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  • Writer's pictureStewart Kessel

Keeping Your Aquarium Cool During Hot Weather

Updated: Jan 8

What Can Happen When Your Aquarium Overheats

During the summer months, periods of high heat can cause your aquarium to overheat. We recommend that as part of your daily aquarium monitoring, you should check the aquarium water temperature using a reliable and accurate thermometer.

Fish are poikilothermic creatures, that means their body temperature and hence metabolism is controlled by their surroundings, i.e. water temperature. For this reason, you must keep your fish at their recommended natural temperature range.

Most freshwater aquarium fish can tolerate small gradual fluctuations in temperature. Still, the biggest issue is that at higher temperatures, the dissolved oxygen levels reduce in the aquarium water.

Additionally, the metabolism of the fish will increase at a higher temperature, which also means their oxygen requirement will increase and hence more oxygen consumed. A higher metabolic rate will also lead to the production of more waste.

So, there is reduced dissolved oxygen due to the high aquarium water temperature and greater use of oxygen by your livestock due to increased metabolism!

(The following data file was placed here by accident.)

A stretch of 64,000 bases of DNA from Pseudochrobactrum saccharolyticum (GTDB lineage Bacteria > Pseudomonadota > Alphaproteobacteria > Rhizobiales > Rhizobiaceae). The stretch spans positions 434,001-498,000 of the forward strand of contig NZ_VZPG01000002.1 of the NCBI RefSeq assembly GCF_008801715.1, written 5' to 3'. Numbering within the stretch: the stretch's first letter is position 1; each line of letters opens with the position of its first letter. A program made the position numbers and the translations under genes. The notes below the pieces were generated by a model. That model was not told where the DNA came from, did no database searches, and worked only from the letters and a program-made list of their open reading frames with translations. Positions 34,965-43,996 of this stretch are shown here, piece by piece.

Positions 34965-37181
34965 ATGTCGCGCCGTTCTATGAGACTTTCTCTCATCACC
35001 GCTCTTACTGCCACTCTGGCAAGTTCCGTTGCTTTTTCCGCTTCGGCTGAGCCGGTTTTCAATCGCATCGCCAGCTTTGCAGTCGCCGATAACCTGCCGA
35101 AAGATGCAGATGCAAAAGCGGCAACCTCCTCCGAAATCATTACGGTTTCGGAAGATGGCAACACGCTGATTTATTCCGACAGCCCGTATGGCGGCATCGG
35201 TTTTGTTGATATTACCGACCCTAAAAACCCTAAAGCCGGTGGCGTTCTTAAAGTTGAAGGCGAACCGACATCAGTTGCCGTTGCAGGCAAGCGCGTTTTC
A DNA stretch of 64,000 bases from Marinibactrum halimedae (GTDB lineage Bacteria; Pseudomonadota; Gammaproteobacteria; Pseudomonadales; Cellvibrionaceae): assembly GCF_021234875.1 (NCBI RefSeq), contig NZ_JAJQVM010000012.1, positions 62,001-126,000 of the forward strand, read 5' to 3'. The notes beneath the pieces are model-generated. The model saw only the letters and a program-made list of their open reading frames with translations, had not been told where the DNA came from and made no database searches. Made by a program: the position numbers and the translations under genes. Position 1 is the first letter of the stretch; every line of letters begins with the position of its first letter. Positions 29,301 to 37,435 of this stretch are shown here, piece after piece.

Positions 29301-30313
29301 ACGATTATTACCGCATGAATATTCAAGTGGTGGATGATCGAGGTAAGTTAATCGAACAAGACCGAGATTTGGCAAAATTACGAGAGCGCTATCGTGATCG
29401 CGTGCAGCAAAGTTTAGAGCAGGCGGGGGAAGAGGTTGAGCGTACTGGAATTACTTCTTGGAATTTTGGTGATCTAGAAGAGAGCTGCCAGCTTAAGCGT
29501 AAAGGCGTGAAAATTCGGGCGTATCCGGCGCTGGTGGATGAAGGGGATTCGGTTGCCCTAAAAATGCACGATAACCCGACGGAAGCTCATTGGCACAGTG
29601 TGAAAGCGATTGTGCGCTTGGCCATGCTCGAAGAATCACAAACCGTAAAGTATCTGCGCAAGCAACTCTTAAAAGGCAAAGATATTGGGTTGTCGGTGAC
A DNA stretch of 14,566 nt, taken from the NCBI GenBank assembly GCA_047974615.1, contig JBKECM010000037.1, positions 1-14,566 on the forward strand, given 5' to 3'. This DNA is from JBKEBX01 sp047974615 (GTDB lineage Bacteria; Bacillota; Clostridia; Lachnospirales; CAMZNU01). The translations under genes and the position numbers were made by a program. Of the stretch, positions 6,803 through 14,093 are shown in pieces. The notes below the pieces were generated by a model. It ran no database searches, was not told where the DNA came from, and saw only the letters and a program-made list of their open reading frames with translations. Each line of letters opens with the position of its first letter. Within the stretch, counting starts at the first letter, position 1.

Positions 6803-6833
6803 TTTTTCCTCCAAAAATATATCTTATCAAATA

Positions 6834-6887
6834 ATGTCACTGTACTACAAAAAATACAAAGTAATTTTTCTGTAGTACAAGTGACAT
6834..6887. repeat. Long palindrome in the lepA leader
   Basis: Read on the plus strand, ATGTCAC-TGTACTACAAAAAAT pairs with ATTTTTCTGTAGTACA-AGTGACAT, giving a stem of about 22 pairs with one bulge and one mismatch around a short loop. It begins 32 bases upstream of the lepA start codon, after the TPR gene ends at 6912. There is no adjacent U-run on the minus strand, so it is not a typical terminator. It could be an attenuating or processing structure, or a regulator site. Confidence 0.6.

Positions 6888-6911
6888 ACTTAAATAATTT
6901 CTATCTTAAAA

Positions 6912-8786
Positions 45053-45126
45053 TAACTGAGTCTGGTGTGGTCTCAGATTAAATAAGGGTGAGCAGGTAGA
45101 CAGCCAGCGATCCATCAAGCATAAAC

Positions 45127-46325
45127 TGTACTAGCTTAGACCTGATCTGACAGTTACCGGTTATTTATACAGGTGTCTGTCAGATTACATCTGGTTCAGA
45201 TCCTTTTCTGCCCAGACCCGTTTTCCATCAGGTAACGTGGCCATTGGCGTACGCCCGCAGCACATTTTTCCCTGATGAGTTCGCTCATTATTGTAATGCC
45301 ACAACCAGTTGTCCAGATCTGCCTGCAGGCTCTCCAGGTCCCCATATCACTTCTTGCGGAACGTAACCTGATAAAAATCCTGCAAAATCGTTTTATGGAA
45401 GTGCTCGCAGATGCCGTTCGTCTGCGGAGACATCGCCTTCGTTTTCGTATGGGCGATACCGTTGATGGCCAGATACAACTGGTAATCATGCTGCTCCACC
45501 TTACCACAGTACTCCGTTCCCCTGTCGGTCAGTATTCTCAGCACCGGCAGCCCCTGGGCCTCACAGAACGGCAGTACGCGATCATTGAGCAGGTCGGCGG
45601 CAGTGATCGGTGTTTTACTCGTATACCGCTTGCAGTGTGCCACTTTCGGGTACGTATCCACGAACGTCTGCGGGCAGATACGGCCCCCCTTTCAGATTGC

A sure sign of lack of oxygen is the fish gasping at the water surface and rapid gill movements. These conditions will stress your fish, which can then lead to a weakened state and disease.

What measures can help reduce the problem?

1. If your aquarium is in a room with windows and direct or bright sunlight, close any blinds or curtains. Also, try to improve the airflow in the room, to help reduce the ambient temperature.

2. Temporarily turn off your aquarium lights during the high heat period or reduce the length of time your aquarium lights are on. Some types of aquarium lighting can create a lot of extra heat. Note this can only be a temporary measure, especially in a plant aquarium.

3. Increase the surface agitation of the aquarium water to improve its uptake of oxygen. A rippled water surface has a much higher surface area to absorb oxygen. An air stone or better placement of the filter outlet can help achieve this.

4. Do not increase your livestock level during this time as this will put extra strain on the system.

5. In freshwater aquariums consider more frequent small (20%) water changes with cooler water, take great care to ensure that there are no sudden significant fluctuations in temperature. Do not use cold or chilled water, as this will cause additional stress to your fish and as a consequence could cause more issues.

In addition to the above precautions, remember not to overfeed your fish and ensure you keep up to date with the routine maintenance.

One final recommendation; don’t make the mistake of switching off or changing your aquarium’s heater settings. These are thermostatically controlled units and therefore will not turn back on until the aquarium water temperature drops below the pre-set level. With smaller volume aquariums the temperature can, for example, drop rapidly overnight and therefore unplugging or changing your heater unit settings is unwise.

Author: Stewart Kessel CChem, MRSC


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